1. Really? Then doesn’t Hillary deserve even more credit for trying to pass single-payer back in the 1990’s?

          And the failure of that did hurt the Clinton administration, did make it harder for any other major initiatives to get passed.

          He’s not just talking about changing HCR–he’s talking about screwing with Medicare as well.

          There’s always danger in meddling around with existing programs–when a big part of the political structure wants to end them. Don’t give them that chance. Incremental reforms almost invariably work better, and no matter what you want to believe, Social Security and Medicare were incremental–the programs we have now aren’t the programs we started with.

          Real change takes time and patience, and a 75 year old man is anything but patient. Because he doesn’t have much time.

          1. I don’t know if your argument is that the current states of these programs have been incrementally changed since their introduction, which even the most progressive programs throughout the world go through, or if you are saying that they were the result of a piecemeal approach.

            The first of these is a little simplistic (FDR oversaw the initialization and large expansion of SS; Medicare was essentially done all at once with tweaks along the way) and the second is largely incorrect. Both were the result of large progressive majorities that were effectively able to exercise their political will and passed large reforms at one time.

            Even seismic reforms like the NHS in Britain go through incremental change- but that’s not how any of these programs got here in the first place, which is the implication of your argument. To say programs change over time is not the same as saying incrementalism is what created them.

            “There’s always danger in meddling around with existing programs–when a big part of the political structure wants to end them.”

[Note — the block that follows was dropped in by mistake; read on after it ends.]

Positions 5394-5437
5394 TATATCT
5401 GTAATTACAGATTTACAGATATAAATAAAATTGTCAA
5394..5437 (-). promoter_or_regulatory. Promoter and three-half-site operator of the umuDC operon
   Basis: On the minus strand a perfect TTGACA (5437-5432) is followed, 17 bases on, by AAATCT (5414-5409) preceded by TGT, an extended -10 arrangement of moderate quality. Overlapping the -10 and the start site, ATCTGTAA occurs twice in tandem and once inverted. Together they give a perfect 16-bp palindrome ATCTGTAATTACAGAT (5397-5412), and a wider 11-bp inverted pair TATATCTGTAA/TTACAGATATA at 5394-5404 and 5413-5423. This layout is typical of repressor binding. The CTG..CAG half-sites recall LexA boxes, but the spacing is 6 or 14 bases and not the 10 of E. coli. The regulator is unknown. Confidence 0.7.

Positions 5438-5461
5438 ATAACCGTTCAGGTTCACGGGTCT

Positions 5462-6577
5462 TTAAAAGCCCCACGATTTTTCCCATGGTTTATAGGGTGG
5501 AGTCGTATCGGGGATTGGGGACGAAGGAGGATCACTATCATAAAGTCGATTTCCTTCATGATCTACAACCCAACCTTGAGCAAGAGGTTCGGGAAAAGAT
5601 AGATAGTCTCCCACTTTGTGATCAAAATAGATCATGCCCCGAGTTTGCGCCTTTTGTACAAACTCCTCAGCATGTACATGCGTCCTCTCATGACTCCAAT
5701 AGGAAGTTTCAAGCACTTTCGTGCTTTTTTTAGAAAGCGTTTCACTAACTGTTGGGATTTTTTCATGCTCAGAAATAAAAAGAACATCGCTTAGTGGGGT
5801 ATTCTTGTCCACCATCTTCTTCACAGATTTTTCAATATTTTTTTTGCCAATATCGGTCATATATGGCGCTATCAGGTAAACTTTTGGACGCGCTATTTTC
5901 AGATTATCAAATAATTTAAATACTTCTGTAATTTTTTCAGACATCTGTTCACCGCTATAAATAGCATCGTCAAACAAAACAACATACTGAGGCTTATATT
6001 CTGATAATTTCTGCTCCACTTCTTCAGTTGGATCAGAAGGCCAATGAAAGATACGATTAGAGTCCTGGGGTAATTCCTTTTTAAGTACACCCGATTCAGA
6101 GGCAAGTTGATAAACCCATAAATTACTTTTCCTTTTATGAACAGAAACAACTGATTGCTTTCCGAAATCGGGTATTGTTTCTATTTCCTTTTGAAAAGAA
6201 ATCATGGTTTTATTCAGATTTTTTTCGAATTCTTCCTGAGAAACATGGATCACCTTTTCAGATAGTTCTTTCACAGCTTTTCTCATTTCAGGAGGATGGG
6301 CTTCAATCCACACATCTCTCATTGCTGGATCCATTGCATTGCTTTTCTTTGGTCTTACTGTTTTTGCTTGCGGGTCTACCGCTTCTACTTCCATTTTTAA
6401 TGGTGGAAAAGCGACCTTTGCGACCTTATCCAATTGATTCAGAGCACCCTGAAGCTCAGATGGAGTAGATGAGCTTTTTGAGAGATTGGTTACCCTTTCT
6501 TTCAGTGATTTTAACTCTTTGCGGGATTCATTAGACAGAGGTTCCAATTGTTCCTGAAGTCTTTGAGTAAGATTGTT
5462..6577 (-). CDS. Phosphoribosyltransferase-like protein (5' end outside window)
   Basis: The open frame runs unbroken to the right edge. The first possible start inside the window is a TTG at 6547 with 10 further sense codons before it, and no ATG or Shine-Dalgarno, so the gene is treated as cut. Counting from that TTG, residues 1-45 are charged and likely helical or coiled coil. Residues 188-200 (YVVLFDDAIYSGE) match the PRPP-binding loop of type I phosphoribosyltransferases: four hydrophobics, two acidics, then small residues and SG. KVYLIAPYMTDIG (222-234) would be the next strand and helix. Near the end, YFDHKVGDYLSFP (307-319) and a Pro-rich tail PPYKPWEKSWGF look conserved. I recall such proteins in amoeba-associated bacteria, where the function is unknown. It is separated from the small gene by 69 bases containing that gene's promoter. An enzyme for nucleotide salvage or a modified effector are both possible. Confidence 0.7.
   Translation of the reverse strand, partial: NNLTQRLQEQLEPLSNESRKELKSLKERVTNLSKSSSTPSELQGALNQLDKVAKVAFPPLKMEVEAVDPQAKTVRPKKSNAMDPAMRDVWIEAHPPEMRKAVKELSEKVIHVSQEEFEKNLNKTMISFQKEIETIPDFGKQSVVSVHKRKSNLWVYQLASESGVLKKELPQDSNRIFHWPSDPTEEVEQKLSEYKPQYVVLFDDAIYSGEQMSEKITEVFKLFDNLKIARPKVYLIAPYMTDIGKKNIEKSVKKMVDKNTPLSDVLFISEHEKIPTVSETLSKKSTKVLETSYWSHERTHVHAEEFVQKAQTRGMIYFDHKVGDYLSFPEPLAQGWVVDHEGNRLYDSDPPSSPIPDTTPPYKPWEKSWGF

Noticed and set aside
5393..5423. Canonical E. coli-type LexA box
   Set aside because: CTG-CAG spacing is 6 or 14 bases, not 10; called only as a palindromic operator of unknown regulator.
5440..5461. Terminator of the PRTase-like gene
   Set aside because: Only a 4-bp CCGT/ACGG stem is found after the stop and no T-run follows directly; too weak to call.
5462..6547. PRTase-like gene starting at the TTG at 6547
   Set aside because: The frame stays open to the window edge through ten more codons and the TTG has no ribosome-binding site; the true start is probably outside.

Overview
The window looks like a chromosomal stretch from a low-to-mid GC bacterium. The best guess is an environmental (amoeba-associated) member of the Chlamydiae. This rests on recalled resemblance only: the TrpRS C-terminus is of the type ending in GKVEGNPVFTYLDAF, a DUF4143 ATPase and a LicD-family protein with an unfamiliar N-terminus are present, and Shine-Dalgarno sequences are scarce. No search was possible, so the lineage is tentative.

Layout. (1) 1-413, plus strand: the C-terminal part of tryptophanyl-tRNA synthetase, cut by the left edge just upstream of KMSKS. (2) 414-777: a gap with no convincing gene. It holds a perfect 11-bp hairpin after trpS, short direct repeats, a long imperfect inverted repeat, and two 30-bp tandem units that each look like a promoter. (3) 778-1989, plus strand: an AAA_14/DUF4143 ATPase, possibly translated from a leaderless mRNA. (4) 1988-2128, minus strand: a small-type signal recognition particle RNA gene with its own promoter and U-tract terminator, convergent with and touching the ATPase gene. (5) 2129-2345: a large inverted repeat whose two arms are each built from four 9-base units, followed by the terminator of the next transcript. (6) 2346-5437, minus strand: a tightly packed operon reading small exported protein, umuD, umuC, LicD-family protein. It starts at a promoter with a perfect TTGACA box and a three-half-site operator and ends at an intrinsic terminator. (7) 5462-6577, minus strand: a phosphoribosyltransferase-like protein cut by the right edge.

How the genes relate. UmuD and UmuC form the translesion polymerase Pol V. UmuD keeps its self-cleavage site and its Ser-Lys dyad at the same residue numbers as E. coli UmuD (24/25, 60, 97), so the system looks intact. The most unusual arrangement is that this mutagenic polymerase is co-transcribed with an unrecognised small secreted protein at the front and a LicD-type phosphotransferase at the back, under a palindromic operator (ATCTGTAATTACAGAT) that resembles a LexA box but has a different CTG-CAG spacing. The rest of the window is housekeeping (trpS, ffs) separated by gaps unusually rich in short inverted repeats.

You do realize that for any program to be altered, a hypothetical President Sanders would need to sign the bill, right? Hillary wants people to believe that gunning for a single payer system would mean trading away existing programs just for the pursuit of passing it, which obviously isn’t true. If hypothetical President Sanders doesn’t sign anything, nothing changes.

  2. Thirty percent of US health care costs are administrative fees.
    Government-run health care plans have very low fees, and very low overhead, around 2%.
    Saying that the Sanders plan has a “magic asterisk” ignores the actual numbers.

  3. The article is just a low-content rant. It linked to another article by the same author “A Single-Payer System Won’t Make Health Care Cheap” which is at least a little more interesting and contains numbers and graphs, but it pretty much boils down to “it’s hard to spend less on anything because someone would lose money and they would complain” and doesn’t really address the question of how efficient government health care is.

    I think the interesting discussion we should be having is what proportion of health care does Medicare already cover? If the average person uses, say, 2/3 of their health care services after they’re 65 years old, then that should imply that expanding medicare spending by 50% would allow us to cover all citizens from birth. If the government is already covering the least healthy, most expensive customers, then maybe it should cover the healthy ones too at a modest cost. If health care services is half and half (before 65/after 65) then expanding medicare would approximately double medicare spending, but we’d still come out quite a bit ahead.